Welcome to Nordic Music Scene, which is dedicated to reviews and news of artists from Sweden, Denmark, Norway, Finland, Iceland and their associated territories, focusing on indie artists and labels.
This month, when all five Nordic countries are represented, a rare new album from Iceland’s synth-popmasters, some ‘belting’ symphonic metal, a shy Swedish artist who’s conjured up a 30-minute concept piece on her debut album, a body-image lament from a brave young campaigner, and a fabulous vocal performance and video from Finland. There are links to several live reviews of shows and a festival, and a ‘Top 20 albums since 2010’ feature with 11 Nordic artists/bands in it.
We had 70 submissions for inclusion this month, the most ever, so apologies to those artists we couldn’t find space for.
In this edition: The Dark Element, Resmiranda, SoLBLoMMa, Sykur, Of Monsters and Men, Pablo Matisse, Aurora, Sløtface, Tuvaband, Selkama, Iceland Airwaves, Sofia Härdig, Subshine, GLOWIE, Detalji, I SEE RIVERS, Jaguar Moon, STINAKO, Nύmer Nύll, When ‘Airy met Fairy, Fay Wildhagen, Ellen Krauss, The Beautiful Swedes.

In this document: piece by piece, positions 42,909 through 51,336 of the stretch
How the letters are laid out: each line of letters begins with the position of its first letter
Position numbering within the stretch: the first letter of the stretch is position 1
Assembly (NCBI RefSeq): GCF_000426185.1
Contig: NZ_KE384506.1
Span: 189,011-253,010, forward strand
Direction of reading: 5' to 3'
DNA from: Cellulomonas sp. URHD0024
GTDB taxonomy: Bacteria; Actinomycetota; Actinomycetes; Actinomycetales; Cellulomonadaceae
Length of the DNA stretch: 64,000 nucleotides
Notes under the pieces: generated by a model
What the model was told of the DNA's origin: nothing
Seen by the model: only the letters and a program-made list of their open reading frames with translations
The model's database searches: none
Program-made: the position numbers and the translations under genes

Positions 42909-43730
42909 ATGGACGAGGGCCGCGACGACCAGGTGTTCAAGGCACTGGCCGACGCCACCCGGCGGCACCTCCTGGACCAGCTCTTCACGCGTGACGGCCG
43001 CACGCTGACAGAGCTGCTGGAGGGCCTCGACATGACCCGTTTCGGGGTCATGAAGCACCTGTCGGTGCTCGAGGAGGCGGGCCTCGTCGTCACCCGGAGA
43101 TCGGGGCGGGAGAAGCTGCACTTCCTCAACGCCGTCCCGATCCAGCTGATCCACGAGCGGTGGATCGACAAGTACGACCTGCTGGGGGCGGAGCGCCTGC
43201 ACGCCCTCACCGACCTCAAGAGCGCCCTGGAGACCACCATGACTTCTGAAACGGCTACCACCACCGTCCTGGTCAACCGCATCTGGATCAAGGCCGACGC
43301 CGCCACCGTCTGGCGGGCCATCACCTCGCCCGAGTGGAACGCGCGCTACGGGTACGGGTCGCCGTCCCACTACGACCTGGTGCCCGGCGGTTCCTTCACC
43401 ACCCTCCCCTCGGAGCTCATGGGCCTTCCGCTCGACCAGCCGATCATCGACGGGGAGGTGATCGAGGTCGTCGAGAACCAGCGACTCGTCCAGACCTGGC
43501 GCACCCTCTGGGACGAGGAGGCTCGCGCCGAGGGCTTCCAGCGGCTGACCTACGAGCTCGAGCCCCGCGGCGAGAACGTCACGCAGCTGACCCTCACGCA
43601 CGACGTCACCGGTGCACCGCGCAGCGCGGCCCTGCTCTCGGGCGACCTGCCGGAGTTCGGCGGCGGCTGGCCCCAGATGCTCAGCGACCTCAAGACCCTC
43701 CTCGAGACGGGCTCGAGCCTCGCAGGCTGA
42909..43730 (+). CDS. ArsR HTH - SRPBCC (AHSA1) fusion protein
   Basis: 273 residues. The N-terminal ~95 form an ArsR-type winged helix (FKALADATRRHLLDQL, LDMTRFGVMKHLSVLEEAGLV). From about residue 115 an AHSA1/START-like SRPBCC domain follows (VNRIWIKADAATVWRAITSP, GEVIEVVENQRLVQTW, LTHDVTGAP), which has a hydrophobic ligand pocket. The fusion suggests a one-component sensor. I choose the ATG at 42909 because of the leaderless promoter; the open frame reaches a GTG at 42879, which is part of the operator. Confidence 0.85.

I’ll be honest, I was dreading reviewing a ‘hardcore/punk’ version of Death Cab for Cutie’s seminal “we’re all going to die” track. Death Cab’s version has brought comfort to countless people facing up to losing a lover, relative or friend but what could a punk version add and what was it likely to take away?
The answer is nothing in both cases. While it isn’t an improvement it doesn’t do the original any disservice either. In fact it might be argued that it removes an ever-so-slight cloying aspect to the original and I imagine some might choose what is more of a tub-thumping statement of life, which comes in with both barrels blazing and ends up much the same, over Death Cab’s for their funeral song.